The First Emperor: Terracotta Army Exhibition
British Museum, London, UK
The First Emperor: Terracotta Army Exhibition
British Museum, London, UK

The Terracotta Army were buried with the first Emperor of Qin (Qin Shi Huangdi) in 210-209 BC. Their purpose was to help rule another empire with Shi Huangdi in the afterlife. The British Museum in London were permitted by the Chinese Government to exhibit some of the figures from the ancient army in Xian, China within the Reading Room of the “Great Court” in 2007.

The existing Reading Room layout does not currently lend itself to an exhibition of this nature so a space to accommodate the figures was required. We collaborated with Atelier One to develop a scheme that would function and celebrate the precious contents of this exhibition.

The concept for the scheme was inspired by the ancient Qin dynasty who created the notion of a mausoleum to protect the emperor and transcend his journey to the afterlife. This ancient means of fortification and gateway to spiritual transition derived the initial concept in the design process. It developed into the formation of a passage of circulation and screening of space. This functioned as access, screening, information and viewing of the exhibits within the Reading Room.

The floor area of the Reading Room is approximately 1, 300 m² and the exhibition is designed to use a third of this (approx. 450 m²). The main challenge was to allow a smooth flow of visitor movement through the space and to a high enough level to view down onto the Terracotta figures. DDA (Disability Discrimination Act) matters were considered and resulted in a ramp with sufficient length to arrive at 2.2m above the FFL of the Museum. Fusing the circulation diagrams with the narrative produced a helical form. This enabled us to “wrap” the ramp around the helical “screen” to generate a form and function that fulfilled all the stipulated requirements, yet embodied the concept of revealing the exhibits progressively through the journey around the outer wall (screen) to the nucleus of the space. The result was a spatial experience as well as a viewing one.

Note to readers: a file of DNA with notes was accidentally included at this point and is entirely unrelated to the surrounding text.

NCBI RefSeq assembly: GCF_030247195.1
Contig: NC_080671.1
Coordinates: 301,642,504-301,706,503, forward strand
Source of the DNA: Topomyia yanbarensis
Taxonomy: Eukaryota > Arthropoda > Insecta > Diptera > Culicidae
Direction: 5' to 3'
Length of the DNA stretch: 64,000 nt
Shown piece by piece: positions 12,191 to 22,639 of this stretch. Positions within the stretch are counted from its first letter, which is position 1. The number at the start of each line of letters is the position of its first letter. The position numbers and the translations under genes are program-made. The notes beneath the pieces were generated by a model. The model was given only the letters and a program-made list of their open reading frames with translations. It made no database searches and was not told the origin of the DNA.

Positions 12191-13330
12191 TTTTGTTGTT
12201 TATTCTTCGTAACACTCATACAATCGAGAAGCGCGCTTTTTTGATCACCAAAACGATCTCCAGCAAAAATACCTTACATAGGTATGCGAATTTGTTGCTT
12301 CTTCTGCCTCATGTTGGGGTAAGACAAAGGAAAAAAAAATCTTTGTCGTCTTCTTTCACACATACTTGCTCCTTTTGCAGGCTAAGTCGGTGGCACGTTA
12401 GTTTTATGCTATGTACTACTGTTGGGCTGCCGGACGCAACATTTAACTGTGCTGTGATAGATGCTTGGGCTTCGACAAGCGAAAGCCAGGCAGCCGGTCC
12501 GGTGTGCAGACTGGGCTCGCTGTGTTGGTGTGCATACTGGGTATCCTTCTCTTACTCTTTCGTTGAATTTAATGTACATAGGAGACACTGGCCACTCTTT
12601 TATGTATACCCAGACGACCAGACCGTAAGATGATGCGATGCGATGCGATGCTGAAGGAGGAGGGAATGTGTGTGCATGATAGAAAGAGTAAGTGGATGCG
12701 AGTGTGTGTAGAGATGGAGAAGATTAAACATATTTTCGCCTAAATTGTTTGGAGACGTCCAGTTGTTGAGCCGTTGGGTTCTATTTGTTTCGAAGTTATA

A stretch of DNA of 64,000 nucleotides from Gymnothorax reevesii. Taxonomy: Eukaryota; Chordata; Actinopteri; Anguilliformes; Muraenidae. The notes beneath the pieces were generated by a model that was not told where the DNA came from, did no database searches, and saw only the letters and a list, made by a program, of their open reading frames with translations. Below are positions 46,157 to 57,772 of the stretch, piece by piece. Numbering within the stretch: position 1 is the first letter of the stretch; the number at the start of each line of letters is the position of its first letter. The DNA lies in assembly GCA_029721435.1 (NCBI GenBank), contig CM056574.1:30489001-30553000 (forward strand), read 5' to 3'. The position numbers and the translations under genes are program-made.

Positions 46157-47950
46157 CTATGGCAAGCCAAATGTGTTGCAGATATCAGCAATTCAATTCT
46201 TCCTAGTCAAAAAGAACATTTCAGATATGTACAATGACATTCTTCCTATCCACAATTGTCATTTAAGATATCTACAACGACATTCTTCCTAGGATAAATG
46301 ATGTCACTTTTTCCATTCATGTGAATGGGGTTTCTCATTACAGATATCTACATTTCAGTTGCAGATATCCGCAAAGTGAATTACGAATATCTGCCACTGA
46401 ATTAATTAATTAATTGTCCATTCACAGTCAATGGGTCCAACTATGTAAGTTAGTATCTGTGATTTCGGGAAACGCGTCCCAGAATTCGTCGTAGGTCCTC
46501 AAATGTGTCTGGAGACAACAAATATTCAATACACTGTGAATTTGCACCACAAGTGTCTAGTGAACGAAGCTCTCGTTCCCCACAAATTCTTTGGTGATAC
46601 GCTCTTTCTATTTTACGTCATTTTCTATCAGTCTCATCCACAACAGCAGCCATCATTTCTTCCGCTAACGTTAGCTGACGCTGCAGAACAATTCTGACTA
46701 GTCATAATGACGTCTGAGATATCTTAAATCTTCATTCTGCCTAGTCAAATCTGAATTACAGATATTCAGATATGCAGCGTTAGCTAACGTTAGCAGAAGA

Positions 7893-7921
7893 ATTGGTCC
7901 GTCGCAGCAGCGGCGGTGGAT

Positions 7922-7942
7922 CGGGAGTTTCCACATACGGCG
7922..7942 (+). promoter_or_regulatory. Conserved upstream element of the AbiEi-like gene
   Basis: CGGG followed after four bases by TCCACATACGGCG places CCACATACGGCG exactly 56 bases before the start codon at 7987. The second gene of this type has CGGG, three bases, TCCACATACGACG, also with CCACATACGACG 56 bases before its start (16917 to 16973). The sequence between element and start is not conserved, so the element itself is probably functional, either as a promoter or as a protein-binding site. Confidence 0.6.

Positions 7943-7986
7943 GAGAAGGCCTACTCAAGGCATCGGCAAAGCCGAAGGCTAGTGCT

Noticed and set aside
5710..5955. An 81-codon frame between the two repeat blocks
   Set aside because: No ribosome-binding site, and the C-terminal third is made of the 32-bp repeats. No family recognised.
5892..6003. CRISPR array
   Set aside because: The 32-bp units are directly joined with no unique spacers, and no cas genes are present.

The oval plan evolved as a very natural and comfortable form within the existing space. The viewing platform became a ring beam that was supported and given lateral stability by the exhibition container below which housed the Terracotta figures within “pits” similar to their origins in Xian. The construction is a combination of primary structural steel elements with a plywood panel cladding where required.

The helical ramps which take you up to the viewing area were designed with deep elevations (screening) so structure could be integrated within them. The ramps therefore became deep trusses which required no support beneath so the ramp spanned the distance above the reading room tables. This approach enforced the sinuous nature of the “helical” movement around the Terracotta figures. The design had to consider optimising off site construction due to the constraints of the Reading Room. The scheme which was broken down into individual elements (base, platform, ramps, etc.) considered this pragmatic.

The exhibition was opened at the British Museum, London in September 2007.




British Museum, London


965 m²

Design Team

Ed Calver, Daniel Statham, Neil Thomas

Construction Consultants



Atelier One

Exhibition Consultant